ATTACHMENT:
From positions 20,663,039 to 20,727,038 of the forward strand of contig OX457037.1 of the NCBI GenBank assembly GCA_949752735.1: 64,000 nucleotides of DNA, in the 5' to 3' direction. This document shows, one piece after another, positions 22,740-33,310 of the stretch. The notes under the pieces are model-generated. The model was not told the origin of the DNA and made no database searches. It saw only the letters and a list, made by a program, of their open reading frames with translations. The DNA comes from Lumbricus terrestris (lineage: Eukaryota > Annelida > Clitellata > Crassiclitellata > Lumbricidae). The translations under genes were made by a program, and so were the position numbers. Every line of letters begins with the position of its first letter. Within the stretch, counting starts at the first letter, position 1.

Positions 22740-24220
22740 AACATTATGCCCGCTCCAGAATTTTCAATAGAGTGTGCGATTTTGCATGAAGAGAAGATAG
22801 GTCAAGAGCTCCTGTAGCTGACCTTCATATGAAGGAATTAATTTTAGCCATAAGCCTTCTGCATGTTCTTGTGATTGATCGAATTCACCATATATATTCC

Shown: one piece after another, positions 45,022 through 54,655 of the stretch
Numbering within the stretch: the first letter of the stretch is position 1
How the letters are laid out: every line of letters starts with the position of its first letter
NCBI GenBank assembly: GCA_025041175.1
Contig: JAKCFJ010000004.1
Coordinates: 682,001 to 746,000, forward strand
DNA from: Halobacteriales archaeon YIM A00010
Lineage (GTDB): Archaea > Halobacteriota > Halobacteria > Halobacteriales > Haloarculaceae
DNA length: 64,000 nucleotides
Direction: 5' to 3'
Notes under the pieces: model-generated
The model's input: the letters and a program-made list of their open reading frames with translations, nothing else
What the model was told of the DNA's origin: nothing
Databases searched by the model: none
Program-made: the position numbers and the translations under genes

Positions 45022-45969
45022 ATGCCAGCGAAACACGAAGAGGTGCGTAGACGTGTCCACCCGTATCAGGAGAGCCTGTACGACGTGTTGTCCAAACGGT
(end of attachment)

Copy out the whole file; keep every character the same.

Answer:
From positions 20,663,039 to 20,727,038 of the forward strand of contig OX457037.1 of the NCBI GenBank assembly GCA_949752735.1: 64,000 nucleotides of DNA, in the 5' to 3' direction. This document shows, one piece after another, positions 22,740-33,310 of the stretch. The notes under the pieces are model-generated. The model was not told the origin of the DNA and made no database searches. It saw only the letters and a list, made by a program, of their open reading frames with translations. The DNA comes from Lumbricus terrestris (lineage: Eukaryota > Annelida > Clitellata > Crassiclitellata > Lumbricidae). The translations under genes were made by a program, and so were the position numbers. Every line of letters begins with the position of its first letter. Within the stretch, counting starts at the first letter, position 1.

Positions 22740-24220
22740 AACATTATGCCCGCTCCAGAATTTTCAATAGAGTGTGCGATTTTGCATGAAGAGAAGATAG
22801 GTCAAGAGCTCCTGTAGCTGACCTTCATATGAAGGAATTAATTTTAGCCATAAGCCTTCTGCATGTTCTTGTGATTGATCGAATTCACCATATATATTCC

Shown: one piece after another, positions 45,022 through 54,655 of the stretch
Numbering within the stretch: the first letter of the stretch is position 1
How the letters are laid out: every line of letters starts with the position of its first letter
NCBI GenBank assembly: GCA_025041175.1
Contig: JAKCFJ010000004.1
Coordinates: 682,001 to 746,000, forward strand
DNA from: Halobacteriales archaeon YIM A00010
Lineage (GTDB): Archaea > Halobacteriota > Halobacteria > Halobacteriales > Haloarculaceae
DNA length: 64,000 nucleotides
Direction: 5' to 3'
Notes under the pieces: model-generated
The model's input: the letters and a program-made list of their open reading frames with translations, nothing else
What the model was told of the DNA's origin: nothing
Databases searched by the model: none
Program-made: the position numbers and the translations under genes

Positions 45022-45969
45022 ATGCCAGCGAAACACGAAGAGGTGCGTAGACGTGTCCACCCGTATCAGGAGAGCCTGTACGACGTGTTGTCCAAACGGT